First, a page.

UNESCO has recommended the iconic Mount Fuji for cultural World Heritage status, a decision that many Japanese citizens have been pushing for more than 20 years. It is expected to be formally recognized in June, when the World Heritage Committee meets in Cambodia.
The 3,776-meter peak is Japan’s tallest mountain, an active volcano, and home to local shrines, waterfalls, and five major lakes. World Heritage status would mean a boost in tourism and an official commitment to preserving Mt. Fuji and its surrounding sites.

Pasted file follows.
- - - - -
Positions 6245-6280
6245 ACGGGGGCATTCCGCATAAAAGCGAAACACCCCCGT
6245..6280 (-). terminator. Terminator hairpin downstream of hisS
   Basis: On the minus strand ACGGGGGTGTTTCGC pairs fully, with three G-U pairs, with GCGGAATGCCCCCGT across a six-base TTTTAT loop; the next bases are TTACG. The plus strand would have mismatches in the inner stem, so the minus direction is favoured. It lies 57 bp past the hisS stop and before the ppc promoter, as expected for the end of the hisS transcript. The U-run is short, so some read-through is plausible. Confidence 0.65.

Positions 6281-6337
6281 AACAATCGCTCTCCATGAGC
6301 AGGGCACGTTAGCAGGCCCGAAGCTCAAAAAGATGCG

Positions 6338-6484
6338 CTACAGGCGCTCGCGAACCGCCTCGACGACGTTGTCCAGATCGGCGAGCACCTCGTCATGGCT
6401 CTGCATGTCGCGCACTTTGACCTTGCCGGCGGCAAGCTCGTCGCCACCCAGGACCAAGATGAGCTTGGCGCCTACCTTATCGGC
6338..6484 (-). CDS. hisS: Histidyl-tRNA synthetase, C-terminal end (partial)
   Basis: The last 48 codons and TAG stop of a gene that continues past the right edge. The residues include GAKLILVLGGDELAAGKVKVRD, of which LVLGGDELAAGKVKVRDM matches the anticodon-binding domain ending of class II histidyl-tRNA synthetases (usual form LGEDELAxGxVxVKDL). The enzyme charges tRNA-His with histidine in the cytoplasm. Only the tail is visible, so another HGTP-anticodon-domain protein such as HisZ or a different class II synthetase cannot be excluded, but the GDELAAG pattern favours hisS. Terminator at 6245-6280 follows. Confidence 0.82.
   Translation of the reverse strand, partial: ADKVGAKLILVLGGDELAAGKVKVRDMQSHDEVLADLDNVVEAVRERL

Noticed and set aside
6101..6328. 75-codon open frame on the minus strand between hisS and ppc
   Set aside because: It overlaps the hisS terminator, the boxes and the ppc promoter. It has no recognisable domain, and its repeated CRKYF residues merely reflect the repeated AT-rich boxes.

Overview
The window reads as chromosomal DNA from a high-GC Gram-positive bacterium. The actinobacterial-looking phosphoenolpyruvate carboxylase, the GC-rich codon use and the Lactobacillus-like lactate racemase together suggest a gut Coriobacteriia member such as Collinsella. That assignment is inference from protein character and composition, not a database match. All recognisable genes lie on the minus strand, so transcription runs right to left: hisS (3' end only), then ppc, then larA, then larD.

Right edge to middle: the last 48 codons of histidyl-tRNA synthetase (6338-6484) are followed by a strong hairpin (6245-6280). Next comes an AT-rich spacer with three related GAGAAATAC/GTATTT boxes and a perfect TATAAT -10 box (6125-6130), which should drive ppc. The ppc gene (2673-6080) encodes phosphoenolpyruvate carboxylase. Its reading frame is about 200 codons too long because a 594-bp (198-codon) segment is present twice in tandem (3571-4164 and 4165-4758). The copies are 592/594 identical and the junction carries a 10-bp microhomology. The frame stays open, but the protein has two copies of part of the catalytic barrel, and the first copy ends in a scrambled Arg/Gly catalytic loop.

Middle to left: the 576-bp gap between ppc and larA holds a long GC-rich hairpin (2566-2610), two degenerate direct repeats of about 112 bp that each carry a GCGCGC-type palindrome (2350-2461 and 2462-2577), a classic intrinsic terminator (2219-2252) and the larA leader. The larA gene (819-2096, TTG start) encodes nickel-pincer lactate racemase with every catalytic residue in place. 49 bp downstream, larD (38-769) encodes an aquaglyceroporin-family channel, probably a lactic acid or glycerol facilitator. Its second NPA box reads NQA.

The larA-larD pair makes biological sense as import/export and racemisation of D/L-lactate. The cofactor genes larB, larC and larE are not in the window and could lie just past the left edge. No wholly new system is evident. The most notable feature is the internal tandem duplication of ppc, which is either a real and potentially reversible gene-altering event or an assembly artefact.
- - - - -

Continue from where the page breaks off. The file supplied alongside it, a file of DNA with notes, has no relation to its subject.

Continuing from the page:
That comes as even better news considering environmental concerns around the already popular tourist spot. Japan’s central government has been nervous that UNESCO would reject Mt. Fuji because it has been so polluted by visitors. Now that it's set to be inducted, Japan can celebrate its 13th registered World Heritage site—and hopefully make plans to keep it clean.